If you can’t start your cucumbers off indoors, wait until May or June to plant your seeds outside, and cover them with a cloche, fleece, or clear plastic cover to help them retain heat. Planting your cucumbers in beds is the best way to give them enough room to grow (although, just like in a greenhouse, you can train them up a trellis). 

Find an area with maximum sunshine and shelter, and prepare the soil by adding a 7cm layer of compost to the surface, and mixing it at least 30cm deep. Then, sow and grow as you would indoors, planting seeds every 30cm, encouraging them up a trellis (if you want to), and pinching the ends to focus growth in the centre of your cucumber plants.

Make sure to keep your plants watered, especially when your cucumbers begin to flower and then fruit. Don’t water the flowers though – just the base of the plant. Wet flowers can become rotten and upset the whole plant and its yield.

Harvesting cucumbers

growing cucumbers climbing up a metal trellis for support

With the right conditions and care, your cucumber plants should start to mature from about 50 days of growth. If you’re growing a pickling variety, they’ll be ready to pick when they’re between 5-10cm long, and slicing cucumbers are ready once they reach 15-20cm long.

To harvest, either break individual cucumbers off with your hands, or use sharp garden scissors to cut them from the vine. Like many other vegetables, your cucumber plant will continue to produce more cucumbers as you pick them off, so the more frequently you harvest, the more cucumbers you will ultimately grow.

Common problems when growing cucumbers

a close-up of whitefly on a cucumber leaf, a common pest for cucumber plants

Compared to some of the other vegetables we’ve talked about (like tomatoes and green beans), learning how to grow cucumbers can be a bit tricky. One way to ensure you have a successful harvest is to keep an eye out for some of the more common problems with cucumbers.

  1. Cucumber mosaic virus is probably the best-known challenge of growing cucumbers, and causes a distinctive patterning on leaves (which gives it its name). You’ll also notice stunted, deformed vine growth and that your plant struggling to flower. Any fruit that appears will also be stunted, with pitted skin and a hard, inedible texture. Cucumber mosaic virus is spread by aphids, so take precautions that minimise pest insects and be careful to destroy infected plants.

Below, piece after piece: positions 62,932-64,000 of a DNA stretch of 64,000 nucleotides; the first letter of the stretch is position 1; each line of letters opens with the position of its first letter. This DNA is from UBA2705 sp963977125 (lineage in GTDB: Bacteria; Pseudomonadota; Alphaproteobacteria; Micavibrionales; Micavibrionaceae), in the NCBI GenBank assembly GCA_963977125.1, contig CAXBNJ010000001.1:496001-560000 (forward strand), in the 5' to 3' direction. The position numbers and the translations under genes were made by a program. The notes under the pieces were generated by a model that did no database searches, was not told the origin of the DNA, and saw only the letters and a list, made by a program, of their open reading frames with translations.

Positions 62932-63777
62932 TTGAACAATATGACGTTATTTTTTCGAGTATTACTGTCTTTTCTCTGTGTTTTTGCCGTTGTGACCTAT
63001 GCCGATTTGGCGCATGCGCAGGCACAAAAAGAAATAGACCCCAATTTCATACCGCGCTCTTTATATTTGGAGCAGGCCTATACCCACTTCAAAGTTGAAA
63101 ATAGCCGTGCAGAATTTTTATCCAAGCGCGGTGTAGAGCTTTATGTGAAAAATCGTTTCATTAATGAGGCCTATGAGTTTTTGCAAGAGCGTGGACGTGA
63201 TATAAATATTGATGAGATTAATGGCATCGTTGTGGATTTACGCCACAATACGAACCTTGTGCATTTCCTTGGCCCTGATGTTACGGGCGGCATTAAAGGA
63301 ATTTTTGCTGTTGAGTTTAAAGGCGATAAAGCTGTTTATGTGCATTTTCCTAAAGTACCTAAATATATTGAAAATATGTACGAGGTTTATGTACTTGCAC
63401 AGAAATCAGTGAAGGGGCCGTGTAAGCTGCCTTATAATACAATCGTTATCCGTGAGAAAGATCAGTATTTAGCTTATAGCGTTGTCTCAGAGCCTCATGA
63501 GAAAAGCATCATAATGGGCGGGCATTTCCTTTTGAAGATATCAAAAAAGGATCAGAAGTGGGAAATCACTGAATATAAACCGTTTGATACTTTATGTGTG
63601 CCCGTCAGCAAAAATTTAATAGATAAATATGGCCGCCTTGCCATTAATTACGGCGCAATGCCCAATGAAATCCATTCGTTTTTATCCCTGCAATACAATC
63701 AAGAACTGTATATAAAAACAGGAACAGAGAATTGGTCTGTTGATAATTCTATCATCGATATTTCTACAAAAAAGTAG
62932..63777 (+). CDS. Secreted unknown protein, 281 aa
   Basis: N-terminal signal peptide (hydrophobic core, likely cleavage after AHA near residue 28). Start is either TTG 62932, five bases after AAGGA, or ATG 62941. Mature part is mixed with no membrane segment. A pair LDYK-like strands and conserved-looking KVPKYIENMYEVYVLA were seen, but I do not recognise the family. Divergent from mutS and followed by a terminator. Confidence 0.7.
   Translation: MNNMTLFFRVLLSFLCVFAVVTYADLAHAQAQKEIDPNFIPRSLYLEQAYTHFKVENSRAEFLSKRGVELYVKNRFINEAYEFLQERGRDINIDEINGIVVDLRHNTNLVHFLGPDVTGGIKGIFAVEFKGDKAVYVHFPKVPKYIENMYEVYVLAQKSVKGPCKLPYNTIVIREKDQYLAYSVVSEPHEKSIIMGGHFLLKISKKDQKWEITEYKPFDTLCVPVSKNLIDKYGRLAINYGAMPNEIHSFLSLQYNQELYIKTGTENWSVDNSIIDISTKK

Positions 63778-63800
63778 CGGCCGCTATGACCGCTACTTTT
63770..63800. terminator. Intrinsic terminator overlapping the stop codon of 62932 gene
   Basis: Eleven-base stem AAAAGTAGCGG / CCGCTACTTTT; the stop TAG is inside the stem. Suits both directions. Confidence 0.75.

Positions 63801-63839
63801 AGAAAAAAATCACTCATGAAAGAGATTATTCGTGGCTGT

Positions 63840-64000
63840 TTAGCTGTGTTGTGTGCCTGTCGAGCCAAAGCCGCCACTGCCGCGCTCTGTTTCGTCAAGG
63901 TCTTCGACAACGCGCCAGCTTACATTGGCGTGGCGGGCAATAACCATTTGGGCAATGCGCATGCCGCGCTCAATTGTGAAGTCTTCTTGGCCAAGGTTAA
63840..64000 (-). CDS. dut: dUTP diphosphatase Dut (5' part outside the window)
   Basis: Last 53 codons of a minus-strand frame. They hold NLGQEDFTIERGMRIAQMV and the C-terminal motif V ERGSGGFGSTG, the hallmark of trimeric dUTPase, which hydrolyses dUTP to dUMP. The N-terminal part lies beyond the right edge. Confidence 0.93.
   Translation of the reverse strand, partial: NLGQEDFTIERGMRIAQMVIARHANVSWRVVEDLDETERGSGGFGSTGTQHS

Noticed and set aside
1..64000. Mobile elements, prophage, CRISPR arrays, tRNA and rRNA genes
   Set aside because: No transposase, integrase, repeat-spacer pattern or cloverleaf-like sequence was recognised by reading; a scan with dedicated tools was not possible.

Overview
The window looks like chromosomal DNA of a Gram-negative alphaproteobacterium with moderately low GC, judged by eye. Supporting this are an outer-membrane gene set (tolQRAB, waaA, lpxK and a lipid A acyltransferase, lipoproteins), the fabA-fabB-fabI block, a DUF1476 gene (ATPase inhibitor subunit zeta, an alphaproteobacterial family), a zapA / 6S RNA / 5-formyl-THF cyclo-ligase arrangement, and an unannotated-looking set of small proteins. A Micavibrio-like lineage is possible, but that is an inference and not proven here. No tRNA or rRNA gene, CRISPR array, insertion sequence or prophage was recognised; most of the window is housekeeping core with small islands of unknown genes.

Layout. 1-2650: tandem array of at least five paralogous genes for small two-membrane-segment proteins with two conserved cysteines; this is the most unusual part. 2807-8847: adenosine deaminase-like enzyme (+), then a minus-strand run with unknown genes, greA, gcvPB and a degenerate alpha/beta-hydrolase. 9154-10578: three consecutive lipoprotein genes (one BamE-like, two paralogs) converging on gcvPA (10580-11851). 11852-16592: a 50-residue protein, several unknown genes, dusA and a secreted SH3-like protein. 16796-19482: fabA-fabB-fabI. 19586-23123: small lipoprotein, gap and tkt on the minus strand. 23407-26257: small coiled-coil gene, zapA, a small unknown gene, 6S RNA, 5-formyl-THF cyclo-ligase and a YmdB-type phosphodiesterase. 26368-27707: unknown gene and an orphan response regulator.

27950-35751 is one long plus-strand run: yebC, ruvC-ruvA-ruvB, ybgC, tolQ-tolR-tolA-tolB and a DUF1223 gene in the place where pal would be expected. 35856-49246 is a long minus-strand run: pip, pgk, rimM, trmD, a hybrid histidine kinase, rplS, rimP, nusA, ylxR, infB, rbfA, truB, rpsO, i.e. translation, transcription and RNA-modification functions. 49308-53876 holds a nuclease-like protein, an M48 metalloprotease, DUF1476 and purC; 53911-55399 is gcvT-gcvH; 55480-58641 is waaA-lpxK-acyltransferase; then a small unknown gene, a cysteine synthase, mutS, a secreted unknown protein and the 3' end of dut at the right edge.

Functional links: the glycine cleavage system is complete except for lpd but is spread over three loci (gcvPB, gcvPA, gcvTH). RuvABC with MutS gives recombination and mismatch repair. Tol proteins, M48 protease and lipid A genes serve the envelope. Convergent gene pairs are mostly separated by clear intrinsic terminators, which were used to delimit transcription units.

2. Whitefly is another pest-based problem, where little white flies (again, the clue is in the name) suck the sap from your cucumber plants. This will weaken the vines, and also leave a sticky residue on your plants that in turn causes a sooty mould to grow. Take steps to limit bugs near your cucumbers, like growing them under a mesh outdoors or using sticky traps in your greenhouse.
  3. Powdery mildew is a dusty white mould that will grow across the leaves of your cucumber plant, slowly causing them to shrivel. When the problem is extensive, the overall health of your plant will be affected. If you notice the signs of powdery mildew, make sure you’re keeping the soil around the base of your cucumber plants moist and are allowing cool air to circulate around your plant too.

Learning how to grow cucumbers can be a steeper learning curve than growing herbs or tomatoes, but they’re a really rewarding crop if you can provide the right conditions. Brimming with vitamins and minerals, they’re not only amazing in salads and dips (I’m looking at you, tzatziki), they’re great for garnishing cocktails and even using in home-made beauty treatments.

Don’t forget to check out our other growing guides, helping you to get started with herbs, shade veggies, potatoes, tomatoes and all kinds of other delicious foods. Happy growing!


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By Kirsteen Mackay

Kirsteen is a professional writer who traded a tiny garden for an even smaller balcony when she moved to Brighton in 2015. Her interest in gardening stems from a keen desire to turn her simple slab of concrete into a lush urban oasis, complete with cosy-but-practical garden furniture and delicious edible plants.